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1984 Criterion Blu-ray Review

1984.jpg

“1984” is an admirable adaptation.

Set in a dystopian universe in the year 1984, the film adaptation of George Orwell’s classic novel follows a man named Winston Smith who works as a newspeak writer for the Ministry of Truth in the totalitarian society of Oceania. Winston is not just another citizen, however, as he is haunted by the past, interested in writing, and, eventually, falls in love with a rebellious woman named Julia. Winston’s pleasures are short lived, however, as the surveillance state is on to Winston’s actions.

It goes without saying that George Orwell’s “1984” is one of the greatest novels ever written. It remains a prophetic and relevant piece of sci-fi about Government control, individuality, freedom, truth, propaganda, politics, war, diversions, and much, much more. The “1984” film adaptation (which was released in the year 1984) doesn’t quite capture the depth and characterization of the novel, but writer/director Michael Radford makes a valiant effort nonetheless.

What stands out most about this film version is just how bleak it is. Radford really leans into that which is what makes this movie stand-out. One could argue that the tone hampers everything around it from the characters to the drama, but I’d argue that is how Radford makes the material his own here as he builds the world within the story, explores the deep subjects, and tells the story through the eyes of Winston.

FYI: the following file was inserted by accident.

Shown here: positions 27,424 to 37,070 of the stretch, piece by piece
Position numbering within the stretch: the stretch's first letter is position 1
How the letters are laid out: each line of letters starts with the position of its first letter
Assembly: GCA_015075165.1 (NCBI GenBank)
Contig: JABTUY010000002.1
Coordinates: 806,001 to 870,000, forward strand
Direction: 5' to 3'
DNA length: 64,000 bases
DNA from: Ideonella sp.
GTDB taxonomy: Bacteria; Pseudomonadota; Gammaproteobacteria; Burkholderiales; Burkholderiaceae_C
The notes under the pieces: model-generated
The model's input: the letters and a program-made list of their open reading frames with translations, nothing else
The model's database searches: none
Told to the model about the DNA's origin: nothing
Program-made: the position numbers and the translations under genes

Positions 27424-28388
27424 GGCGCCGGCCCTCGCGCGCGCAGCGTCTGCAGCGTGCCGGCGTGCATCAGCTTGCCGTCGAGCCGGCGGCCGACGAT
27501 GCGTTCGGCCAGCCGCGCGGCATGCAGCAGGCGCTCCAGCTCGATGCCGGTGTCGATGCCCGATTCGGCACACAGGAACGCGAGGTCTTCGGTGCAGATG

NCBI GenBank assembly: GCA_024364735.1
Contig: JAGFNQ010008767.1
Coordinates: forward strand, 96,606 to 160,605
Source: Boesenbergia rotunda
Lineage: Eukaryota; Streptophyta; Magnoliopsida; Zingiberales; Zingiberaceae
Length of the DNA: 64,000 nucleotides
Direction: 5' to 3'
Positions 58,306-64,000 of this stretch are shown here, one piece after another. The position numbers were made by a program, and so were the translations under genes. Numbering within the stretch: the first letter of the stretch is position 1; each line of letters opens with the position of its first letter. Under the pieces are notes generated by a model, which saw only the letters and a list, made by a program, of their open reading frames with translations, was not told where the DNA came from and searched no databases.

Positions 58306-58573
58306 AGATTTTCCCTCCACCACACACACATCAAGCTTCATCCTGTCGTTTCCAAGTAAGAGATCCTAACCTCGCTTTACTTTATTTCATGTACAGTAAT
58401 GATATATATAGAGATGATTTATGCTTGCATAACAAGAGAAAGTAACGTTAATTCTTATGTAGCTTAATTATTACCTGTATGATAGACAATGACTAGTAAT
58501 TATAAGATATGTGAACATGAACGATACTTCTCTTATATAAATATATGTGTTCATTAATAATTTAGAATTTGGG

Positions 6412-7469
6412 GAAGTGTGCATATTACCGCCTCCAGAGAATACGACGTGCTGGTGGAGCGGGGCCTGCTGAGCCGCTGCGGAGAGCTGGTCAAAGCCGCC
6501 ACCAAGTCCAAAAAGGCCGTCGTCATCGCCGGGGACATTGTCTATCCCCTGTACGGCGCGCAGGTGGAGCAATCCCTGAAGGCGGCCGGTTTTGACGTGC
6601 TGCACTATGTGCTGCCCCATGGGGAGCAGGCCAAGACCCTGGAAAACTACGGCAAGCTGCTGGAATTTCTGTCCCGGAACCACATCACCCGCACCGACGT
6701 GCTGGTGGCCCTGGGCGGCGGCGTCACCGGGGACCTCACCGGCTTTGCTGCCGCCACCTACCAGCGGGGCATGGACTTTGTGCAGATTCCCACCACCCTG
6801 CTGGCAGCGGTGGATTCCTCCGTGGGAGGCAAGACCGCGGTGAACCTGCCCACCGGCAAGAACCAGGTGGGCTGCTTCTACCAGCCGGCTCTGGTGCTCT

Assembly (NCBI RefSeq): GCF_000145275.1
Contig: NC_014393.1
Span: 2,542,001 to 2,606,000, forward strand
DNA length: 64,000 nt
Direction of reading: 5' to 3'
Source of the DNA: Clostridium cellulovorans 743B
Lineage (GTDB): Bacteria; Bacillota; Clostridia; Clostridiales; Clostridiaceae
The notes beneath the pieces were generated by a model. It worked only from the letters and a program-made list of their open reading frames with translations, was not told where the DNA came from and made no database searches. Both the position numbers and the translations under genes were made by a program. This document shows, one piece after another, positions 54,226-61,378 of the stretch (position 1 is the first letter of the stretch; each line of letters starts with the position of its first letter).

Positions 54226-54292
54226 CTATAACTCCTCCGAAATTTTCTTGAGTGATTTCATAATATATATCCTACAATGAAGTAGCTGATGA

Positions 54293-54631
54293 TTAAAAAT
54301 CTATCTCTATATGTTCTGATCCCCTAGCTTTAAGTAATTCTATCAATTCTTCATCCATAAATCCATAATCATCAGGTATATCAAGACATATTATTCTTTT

Aiding Radford in his vision is a great production design team and, of course, the striking cinematography by Roger Deakins. Deakins might very well be the greatest cinematographer of all time and his work here only backs that up. He paints such a picture with the intentionally drab and colorless visuals depicting the world of Oceania. Along with Radford’s direction, Deakins really makes you buy into this dystopian nightmare.

“1984” is largely comprised of just three main characters with Winston (the late great John Hurt), Julia (Suzanna Hamilton) and O’Brien (Richard Burton) and all 3 cast members are fully committed to the roles and excel in their parts. Richard Burton’s eerily cold O’Brien is haunting, John Hurt goes through quite the character arc and hellish journey as Winston, and Suzanna Hamilton shines as the bold Julia.

Video/Audio:

Presentation: 1.85:1 1080p. How does it look? The 4K digital restoration is impressive. The cinematography by Roger Deakins has never looked better.

Audio Track: Uncompressed Mono. How does it sound? From the moody score to the dialogue, this is a crisp audio track.

Extras:
* A fold-out booklet featuring a poster and an essay by author A.L. Kennedy.
* The option to pick one of two scores by the Eurthymics and Dominic Muldowney
* A 21 minute interview with “George Orwell On Screen” author David Ryan. He talks about Orwell, the various versions of “1984” on screen, the differences between the novel and the film, the themes of Orwell’s work, and more.
* “Behind The Scenes”- A nearly 5 minute extra containing set footage and interviews with the cast and director.
* A newly recorded 20 minute interview with Roger Deakins who talks about the limitations of the production, the visual style, Michael Radford, his past, behind-the-scenes tidbits, etc.
* A passionate newly recorded 22 minute interview with director Michael Radford who talks about his career, “1984,” the production of the film adaptation, Richard Burton, and other topics I won’t spoil.

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August 3, 2019 - Posted by | Blu-Ray review | , , , , , , ,

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